How much more do you think people need to be doing than what you're seeing in these pictures right here?

DR. CELINE GOUNDER, CNN MEDICAL ANALYST: I do think that people do need to take this very seriously.


I am concerned that that is still not the case, as we have seen with spring breakers in Florida, for example. The American people are strong. We're resilient. We're resourceful.

But we also have this very strong streak of individuality, individualism. And unfortunately, when it comes to personal responsibility, when you apply that same sense of individualism, that means that we're not doing the best we could be doing for our fellow Americans.

CAMEROTA: Mayor Landrieu, I also think that it's confusing. What does shelter in place mean? I mean, I was just saying yesterday, that's the language of like a school shooting.

I know what it means for a school shooting, where you're supposed to hide at that moment in the closet in your classroom, but shelter in place for months in your house? What does that even look like?

MITCH LANDRIEU, CNN POLITICAL COMMENTATOR: Well, that means different things in different places, which is one of the challenges. You know, a good response looks like clear command and control, clear coordination and clear communication to the public.

And unfortunately, you see mixed messages. And the public sometimes says, well, I don't really understand. So that means -- you want alignment from the president to the governor and to a mayor, and we have to get better at that.

However, I think the American people have now heard clearly many, many times that no matter what you call it, what the health care professionals are telling us is to stay inside and to stay away from each other as much as is humanly possible. That is the one thing that all Americans can do to help stop this spread.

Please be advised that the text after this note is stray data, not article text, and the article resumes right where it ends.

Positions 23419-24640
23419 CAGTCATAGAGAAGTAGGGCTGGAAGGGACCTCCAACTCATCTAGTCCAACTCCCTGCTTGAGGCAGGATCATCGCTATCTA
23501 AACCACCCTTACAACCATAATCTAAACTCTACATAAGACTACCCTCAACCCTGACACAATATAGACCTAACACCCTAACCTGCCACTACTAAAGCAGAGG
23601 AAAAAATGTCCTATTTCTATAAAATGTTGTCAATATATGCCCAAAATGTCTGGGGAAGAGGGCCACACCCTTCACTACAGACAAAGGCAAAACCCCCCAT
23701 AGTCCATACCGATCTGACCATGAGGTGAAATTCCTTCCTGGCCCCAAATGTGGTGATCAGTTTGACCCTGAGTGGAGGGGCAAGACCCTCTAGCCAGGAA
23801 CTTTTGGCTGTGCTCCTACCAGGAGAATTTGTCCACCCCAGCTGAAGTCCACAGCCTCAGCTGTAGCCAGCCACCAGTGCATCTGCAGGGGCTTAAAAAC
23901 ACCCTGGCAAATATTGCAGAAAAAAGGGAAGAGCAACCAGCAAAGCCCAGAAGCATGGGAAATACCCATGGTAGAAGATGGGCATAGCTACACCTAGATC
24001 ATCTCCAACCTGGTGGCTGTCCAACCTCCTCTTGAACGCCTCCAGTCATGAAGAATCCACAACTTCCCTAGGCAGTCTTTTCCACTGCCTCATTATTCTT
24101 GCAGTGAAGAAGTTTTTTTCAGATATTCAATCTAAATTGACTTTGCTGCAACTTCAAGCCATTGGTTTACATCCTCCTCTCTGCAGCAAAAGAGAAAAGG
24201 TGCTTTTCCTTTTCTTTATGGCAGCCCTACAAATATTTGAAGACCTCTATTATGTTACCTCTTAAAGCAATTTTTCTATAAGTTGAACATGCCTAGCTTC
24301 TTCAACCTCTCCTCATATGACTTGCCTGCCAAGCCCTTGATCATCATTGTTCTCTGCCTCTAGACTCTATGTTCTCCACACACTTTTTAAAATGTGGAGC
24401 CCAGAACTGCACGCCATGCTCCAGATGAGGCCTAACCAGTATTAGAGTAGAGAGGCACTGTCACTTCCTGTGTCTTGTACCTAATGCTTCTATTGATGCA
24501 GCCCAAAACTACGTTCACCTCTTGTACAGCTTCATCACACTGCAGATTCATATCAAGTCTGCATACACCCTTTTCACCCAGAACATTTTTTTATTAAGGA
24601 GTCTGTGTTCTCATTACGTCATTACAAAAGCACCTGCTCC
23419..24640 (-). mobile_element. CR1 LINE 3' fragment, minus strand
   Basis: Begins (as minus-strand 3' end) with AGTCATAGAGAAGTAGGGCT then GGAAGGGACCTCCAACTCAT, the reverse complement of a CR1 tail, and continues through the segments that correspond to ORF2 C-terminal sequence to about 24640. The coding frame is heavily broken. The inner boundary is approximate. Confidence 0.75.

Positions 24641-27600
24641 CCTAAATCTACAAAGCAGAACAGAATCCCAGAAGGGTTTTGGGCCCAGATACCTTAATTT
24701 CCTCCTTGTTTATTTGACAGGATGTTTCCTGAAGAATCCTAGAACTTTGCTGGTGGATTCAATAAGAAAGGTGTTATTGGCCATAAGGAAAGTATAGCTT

Dr. Tony Fauci has been very clear about this from the beginning. And I think -- I'm sure the doctor's going to agree with me -- we're going to see a massive spike as the government gets a better job of getting testing down to the ground.

I don't think the American public fully comprehends, even though they've heard it many times, how serious this is going to get. It's going to get much worse. We're going to have a lot of people that are infected. We're going to have a lot of people that get sick. And unfortunately, we're going to have a lot of people that die.

So we need to begin to brace for impact. The way to ease that impact and the way to flatten the curve is to do what only you can do, which is to stay away from other people and care for your neighbor.

BERMAN: We are seeing a spike in the rate of infections. We have a 30 percent increase in just one day. And again, that only scratches the surface, more than 6,000 known cases. It's almost certainly multiples higher than that.

But we do have a sense also, Dr. Gounder, of the mortality rate. This jumped out at me. This is in the "Financial Times," which they put together using data from Johns Hopkins University.

In the United States, there is that pink or purplish line there, which shows that our mortality rate is higher at this moment than South Korea, or at least South Korea was at this point in the outbreak over there, but lower than Italy and Iran and China.

So, when you look at this, what does it tell you? Is it reason to be encouraged, discouraged? I'm not quite sure.

GOUNDER: Well, we're still very much in the early epidemic exponential phase of this, so we are going to see numbers shoot up. In terms of case fatality rates, it's a little hard to sort out because we're so under-testing, even more so than -- well, definitely more so than South Korea and probably more so than Italy even.

Our best guess right now is our number of reported cases is about a tenth of the true cases. So, if you say 6,000 cases right now, we're probably looking on the order of about 60,000 true cases right now.